There is NOTHING in the GPL (v1, v2 nor v3, nor any sub license alternative) that says the source code has to compile or that an executable be supplied with source code to use the GPL. The quote you reference (and I read it too, I've read the GPL numerous times!) states that if you DO supply a binary, i.e., "executable work", you must also supply all the source files including compiler scripts used for that binary when you distribute under the GPL. There is nothing in the GPL that says the code has to be executable, has to function correctly, nor has to compile from what you distribute under the GPL. The GPL is a copyright license, not a consumer protection law. It just states that if you code it, the source is made available to anyone that wants to use it or modify it, and that the modifications stay under the ascribed GPL license. That's all, nothing else, thank you for playing. Don't let the door hit you on the way out.
And since you're obviously too lazy to bother to follow links to find information on the web, here:
I use public key cryptography to sign my code to assure its authenticity. Is it true that GPLv3 forces me to release my private signing keys?
No. The only time you would be required to release signing keys is if you conveyed GPLed software inside a User Product, and its hardware checked the software for a valid cryptographic signature before it would function. In that specific case, you would be required to provide anyone who owned the device, on demand, with the key to sign and install modified software on his device so that it will run. If each instance of the device uses a different key, then you need only give each purchaser the key for his instance.
Palm, meet forehead.
Yup. Not an inexpensive uh-oh.
Surely the GPL requires all the source code required to build the supplied binary.
No it doesn't! You can publish code snippets under the GPL that don't compile at all until incorporated into something else. It's a source code license, not a binary license. If a binary is supplied it's a courtesy not a requirement.
Looks to me like the GPL requires those signing keys to be published if the source cannot be built into a running program without them.
Where, exactly did you look and find that misinformation? The word "compiler", not even compile, occurs once in the entire text of the GPL in the definitions section.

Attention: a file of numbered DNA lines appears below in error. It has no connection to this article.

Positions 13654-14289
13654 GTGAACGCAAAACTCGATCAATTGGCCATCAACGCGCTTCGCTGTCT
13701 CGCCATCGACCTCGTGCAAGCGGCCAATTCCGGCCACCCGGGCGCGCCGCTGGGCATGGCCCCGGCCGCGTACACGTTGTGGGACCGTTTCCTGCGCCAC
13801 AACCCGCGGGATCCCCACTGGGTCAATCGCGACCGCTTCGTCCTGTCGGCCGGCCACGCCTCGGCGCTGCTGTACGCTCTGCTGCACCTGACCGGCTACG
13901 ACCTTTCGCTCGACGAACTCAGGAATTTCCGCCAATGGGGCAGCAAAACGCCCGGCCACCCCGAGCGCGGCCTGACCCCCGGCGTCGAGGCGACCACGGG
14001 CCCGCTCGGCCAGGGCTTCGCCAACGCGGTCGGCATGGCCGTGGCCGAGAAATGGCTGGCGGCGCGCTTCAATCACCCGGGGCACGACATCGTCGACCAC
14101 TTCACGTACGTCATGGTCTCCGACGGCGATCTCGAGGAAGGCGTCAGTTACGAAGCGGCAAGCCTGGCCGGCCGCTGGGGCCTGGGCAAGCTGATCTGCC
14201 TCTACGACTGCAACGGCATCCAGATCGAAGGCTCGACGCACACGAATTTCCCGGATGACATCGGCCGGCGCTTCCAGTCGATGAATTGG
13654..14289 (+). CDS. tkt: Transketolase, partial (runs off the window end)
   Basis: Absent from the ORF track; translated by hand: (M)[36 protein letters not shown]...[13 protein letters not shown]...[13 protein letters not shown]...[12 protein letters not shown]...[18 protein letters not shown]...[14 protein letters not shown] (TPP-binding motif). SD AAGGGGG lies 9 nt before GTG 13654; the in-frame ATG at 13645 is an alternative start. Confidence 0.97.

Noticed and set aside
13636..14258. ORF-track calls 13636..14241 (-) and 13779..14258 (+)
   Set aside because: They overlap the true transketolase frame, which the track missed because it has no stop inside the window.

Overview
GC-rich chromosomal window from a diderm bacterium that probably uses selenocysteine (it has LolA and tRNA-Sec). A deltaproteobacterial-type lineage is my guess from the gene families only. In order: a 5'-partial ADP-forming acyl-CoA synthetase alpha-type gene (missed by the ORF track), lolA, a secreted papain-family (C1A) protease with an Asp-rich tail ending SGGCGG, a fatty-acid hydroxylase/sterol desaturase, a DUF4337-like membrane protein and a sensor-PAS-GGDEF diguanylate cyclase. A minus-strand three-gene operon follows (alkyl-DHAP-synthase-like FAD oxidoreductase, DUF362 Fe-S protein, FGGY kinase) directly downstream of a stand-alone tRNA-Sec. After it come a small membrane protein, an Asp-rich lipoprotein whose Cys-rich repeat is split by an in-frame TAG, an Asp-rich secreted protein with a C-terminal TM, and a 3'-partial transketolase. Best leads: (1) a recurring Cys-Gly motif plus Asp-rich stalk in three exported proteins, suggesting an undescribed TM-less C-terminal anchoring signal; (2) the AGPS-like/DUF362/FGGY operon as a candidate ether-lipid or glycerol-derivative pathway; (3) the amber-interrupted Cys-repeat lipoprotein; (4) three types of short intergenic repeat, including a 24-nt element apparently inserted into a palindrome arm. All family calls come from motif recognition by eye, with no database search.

Well, the HR info would let them buy credit history and other such information so you would know who was having financial difficulties and might be able to be bought.
Medical records might contain information concerning addictions which could be used against them. Either with the addiction itself (giving them drugs or sending them on gambling vacations) or financially. If someone was having, or recently had, a major medical condition such as cancer then they might be having financial problems. There are plenty of ways to coerce someone. The more information that you have the more likely you will find that method.
Anyone with a security clearance (even low level clearances) have to have clean credit histories and have annual drug tests to maintain them. Your examples work for extorting money from individuals in non-classified positions in the government, not compromising national security. You also watch too much TV if you believe otherwise. The data stolen from OPM was for non-classified government employees. I can assure you that any post breach investigation would have found any possible soft targets and the problems would have been taken care of.
ATC and flying a plane are not even remotely similar programming problems. If you think they are, I suggest you do some more research and a lot more thinking. There are too many qualitative issues with air traffic and ground control to simply program around. Here's an example:
You have three flights with the exact same fuel load that need to land. One has a pregnant woman aboard that is going into labor or otherwise has a medical emergency, one has a convict on board being extradited and the other is full of families and others under normal travel conditions. How does the computer get notified of such conditions and how does it make the judgement to land one plane over the other two?
That kind of scenario plays out daily in the skies over the world, but no one says boo about it because it gets handled by a human that can make a value judgement on the fly without a code upgrade! Sorry, as long as there are humans involved anywhere in the model, even as cargo, there will always be conditions that you cannot program around. It's honestly one of the things that bugs me about self-driving cars. It'd be fine if everyone had them, but as long as there are humans behind the wheels of other cars, things like the odd deer that likes to jump in the road, bicyclists and pedestrians I still have some doubt in their current state. There are some talented programmers playing the what-if game and doing a superb job of defining the behavior of autonomous vehicles, but their creations aren't anywhere near what we can do with some simple rules and a brain when it comes to value judgements.
The two most common things in the Universe are hydrogen and stupidity. -- Harlan Ellison